FORTUNE -- Dear Annie: I read your recent column on overcoming employees' resistance to change with great interest, because my situation is similar to that of the reader who sent that question, but with a twist. I was recently moved into my job from another division of the company and told to "turn around" this under-performing department.
The trouble is, because I'm the new guy, people here doubt that I really understand the business, so I feel like I'm constantly fighting this lack of credibility. The other problem is that I'm not the first person in this position. The last guy they brought in to fix things here tried for a year or so and then quit. So every time I explain what we need to do, I can tell that people are thinking, "Here we go again." They nod their heads and then go on doing everything the same old way. I have a couple of great mentors who are giving me some advice on how to handle this, but I'm curious about what you and your readers think. -- Stuck in Neutral
Dear Stuck: Interesting dilemma. Two questions I wonder about: First, where did the changes you're proposing come from? Were they handed down from above, or did you come up with them yourself, or what? And second, is it possible that your recalcitrant underlings have a point and that (just maybe) you really don't understand the reasons why they think your approach to the business won't work?
Before you go any further down the road of trying to get people to change, it might be time to do some serious listening. "In order to influence people, you have to be open to influence yourself," says Mark Goulston, M.D., a psychiatrist and executive coach who co-wrote a new book, Real Influence: Persuade Without Pushing and Gain Without Giving In. "That doesn't mean giving in, giving up, or being any less committed to your goals. It does mean going into every conversation being willing to believe that you may be partially or totally wrong -- and that even if you're right, you will learn something valuable.
"When you view influence as 'getting people to do what I want,' you actually reduce your influence over them," he says. "That's because you're not really hearing the other person's message, and they recognize this immediately. Even if you get temporary compliance with what you're asking, they'll resent it" -- and start finding ways to dig in their heels.
"Telling people what to do based purely on what looks logical to you is the kind of influence most business schools teach," Goulston adds. "But if you have big goals and need people to be committed to them long term, it's a recipe for failure."
What works a whole lot better, he says, is to start by testing your perceptions against other people's reality. His book is packed with examples of effective influence from within successful companies like Costco (COST), Apple (AAPL), Nike (NKE), and Zappos, which can be boiled down to three main points:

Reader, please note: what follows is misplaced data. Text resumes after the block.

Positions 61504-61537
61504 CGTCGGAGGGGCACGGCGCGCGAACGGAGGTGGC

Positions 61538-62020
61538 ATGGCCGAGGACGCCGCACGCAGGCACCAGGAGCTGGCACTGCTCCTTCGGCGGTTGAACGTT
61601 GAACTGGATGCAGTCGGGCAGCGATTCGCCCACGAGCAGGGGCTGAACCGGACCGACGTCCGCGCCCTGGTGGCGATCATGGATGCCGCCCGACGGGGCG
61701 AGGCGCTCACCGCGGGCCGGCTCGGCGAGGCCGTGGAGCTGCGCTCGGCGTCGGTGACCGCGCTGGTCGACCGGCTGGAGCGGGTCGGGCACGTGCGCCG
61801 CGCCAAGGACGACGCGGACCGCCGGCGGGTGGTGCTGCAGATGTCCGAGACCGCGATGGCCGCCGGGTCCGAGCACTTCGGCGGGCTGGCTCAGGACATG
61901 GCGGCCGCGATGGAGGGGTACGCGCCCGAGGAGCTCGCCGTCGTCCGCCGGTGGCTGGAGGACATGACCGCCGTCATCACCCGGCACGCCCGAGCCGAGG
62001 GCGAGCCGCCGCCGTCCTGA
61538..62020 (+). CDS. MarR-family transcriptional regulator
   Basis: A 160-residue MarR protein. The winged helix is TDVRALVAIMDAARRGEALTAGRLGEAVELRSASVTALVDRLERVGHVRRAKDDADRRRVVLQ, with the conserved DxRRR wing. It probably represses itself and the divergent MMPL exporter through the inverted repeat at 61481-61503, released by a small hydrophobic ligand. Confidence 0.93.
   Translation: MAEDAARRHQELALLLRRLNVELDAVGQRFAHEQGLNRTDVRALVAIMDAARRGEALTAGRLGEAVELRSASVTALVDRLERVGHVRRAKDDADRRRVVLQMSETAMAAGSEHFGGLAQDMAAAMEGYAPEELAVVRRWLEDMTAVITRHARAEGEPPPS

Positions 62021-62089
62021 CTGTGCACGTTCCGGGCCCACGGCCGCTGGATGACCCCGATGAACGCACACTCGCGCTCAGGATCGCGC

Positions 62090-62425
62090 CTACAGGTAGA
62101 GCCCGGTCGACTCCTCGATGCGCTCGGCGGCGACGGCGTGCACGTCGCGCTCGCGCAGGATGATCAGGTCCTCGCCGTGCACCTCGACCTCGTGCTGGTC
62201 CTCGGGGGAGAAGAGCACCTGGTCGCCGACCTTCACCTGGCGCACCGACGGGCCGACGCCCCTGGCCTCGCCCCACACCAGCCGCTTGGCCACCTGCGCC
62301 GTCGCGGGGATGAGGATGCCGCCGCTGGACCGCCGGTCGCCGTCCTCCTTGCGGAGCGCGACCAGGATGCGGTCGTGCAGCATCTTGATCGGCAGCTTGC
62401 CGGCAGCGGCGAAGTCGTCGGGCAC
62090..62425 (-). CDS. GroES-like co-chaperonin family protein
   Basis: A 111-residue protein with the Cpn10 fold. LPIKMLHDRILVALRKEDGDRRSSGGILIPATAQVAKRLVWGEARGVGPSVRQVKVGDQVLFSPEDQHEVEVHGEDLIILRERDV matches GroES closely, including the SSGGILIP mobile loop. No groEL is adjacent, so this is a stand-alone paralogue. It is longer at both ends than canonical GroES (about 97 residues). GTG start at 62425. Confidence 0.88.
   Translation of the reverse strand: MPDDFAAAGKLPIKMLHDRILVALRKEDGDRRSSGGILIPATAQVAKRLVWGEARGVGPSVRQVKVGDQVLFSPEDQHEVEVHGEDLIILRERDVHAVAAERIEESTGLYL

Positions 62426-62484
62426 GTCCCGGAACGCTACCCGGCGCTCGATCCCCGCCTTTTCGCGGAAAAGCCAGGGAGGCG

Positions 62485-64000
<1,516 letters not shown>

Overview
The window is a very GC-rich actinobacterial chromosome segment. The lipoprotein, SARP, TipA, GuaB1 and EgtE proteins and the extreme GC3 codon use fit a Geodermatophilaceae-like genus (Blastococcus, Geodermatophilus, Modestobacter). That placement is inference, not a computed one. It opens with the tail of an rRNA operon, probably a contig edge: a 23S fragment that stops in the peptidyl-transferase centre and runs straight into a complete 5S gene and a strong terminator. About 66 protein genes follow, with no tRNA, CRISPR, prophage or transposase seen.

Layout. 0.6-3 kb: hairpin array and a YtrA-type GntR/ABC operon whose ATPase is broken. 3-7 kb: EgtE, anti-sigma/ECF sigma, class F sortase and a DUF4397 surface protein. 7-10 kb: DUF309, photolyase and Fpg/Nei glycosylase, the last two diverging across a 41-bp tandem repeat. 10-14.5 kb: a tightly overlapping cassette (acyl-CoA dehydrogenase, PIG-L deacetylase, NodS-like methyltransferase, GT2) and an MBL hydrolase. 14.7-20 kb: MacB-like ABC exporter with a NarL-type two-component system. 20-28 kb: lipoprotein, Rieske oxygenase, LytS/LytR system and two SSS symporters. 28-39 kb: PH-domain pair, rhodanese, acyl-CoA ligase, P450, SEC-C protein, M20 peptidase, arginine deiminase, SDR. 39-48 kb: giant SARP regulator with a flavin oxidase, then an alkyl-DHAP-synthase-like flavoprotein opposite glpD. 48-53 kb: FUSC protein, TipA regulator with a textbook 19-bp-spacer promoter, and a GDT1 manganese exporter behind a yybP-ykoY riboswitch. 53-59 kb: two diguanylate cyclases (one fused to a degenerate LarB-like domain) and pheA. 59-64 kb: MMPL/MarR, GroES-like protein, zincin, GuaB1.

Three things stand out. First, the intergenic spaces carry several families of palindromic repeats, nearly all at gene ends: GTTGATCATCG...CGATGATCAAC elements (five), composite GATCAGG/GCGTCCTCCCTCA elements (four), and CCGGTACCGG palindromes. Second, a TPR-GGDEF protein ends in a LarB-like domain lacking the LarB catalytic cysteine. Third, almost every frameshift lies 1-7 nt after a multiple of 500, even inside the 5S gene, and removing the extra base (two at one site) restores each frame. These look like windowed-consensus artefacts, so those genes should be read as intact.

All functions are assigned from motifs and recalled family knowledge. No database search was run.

1. Try thinking from the other side. "Do you respond well when other people presume they're rational, logical, and absolutely right, and you're not? Of course you don't," says Goulston. "Other people don't like it, either." By contrast, "if you are open to influence when other points of view arise, you gain a lot of credibility -- and you'll probably make better decisions."
2. Don't try to win arguments. "Trying to win implies that you are arguing, and this doesn't work, because it triggers people to defend themselves and provokes them to try to prevail over you," Goulston notes. "This isn't about winning or losing. It's about connecting and collaborating toward a great outcome."
3. Open your mind to other ways of thinking. The more you are open to hearing other people's logic, data, and ideas, and the more you take an interest in how they see and experience the work they're doing, the more readily they'll listen when it's your turn to talk.
In practical terms, Goulston suggests getting your whole team together for a no-holds-barred discussion of what you're trying to achieve and why they have reservations about how (or whether) they can pull it off. "Make a list of the objections you've heard so far, framed as questions," Goulston suggests. One might be, for example, "How can we meet tighter deadlines when we're depending on other departments that don't always deliver on time?"
Then ask everyone to add more questions of their own. "You want questions that bring the issues out into the open so you can work on resolving them," says Goulston. "You may already know some of the answers, or you may not. But framing it as 'I could really use your help with this,' and encouraging people to suggest solutions as a group, is very disarming -- and you'll probably learn a lot." It's worth a try.
Talkback: If you've attempted to change how things get done at work, how did you get people on board with your plan? Leave a comment below.
Companies, and individual managers who are coming up with new targets for 2012 risk three common errors that sabotage lasting change. One of them is thinking too big too fast. By Anne FisherJan 12, 2012 11:47 AM ET
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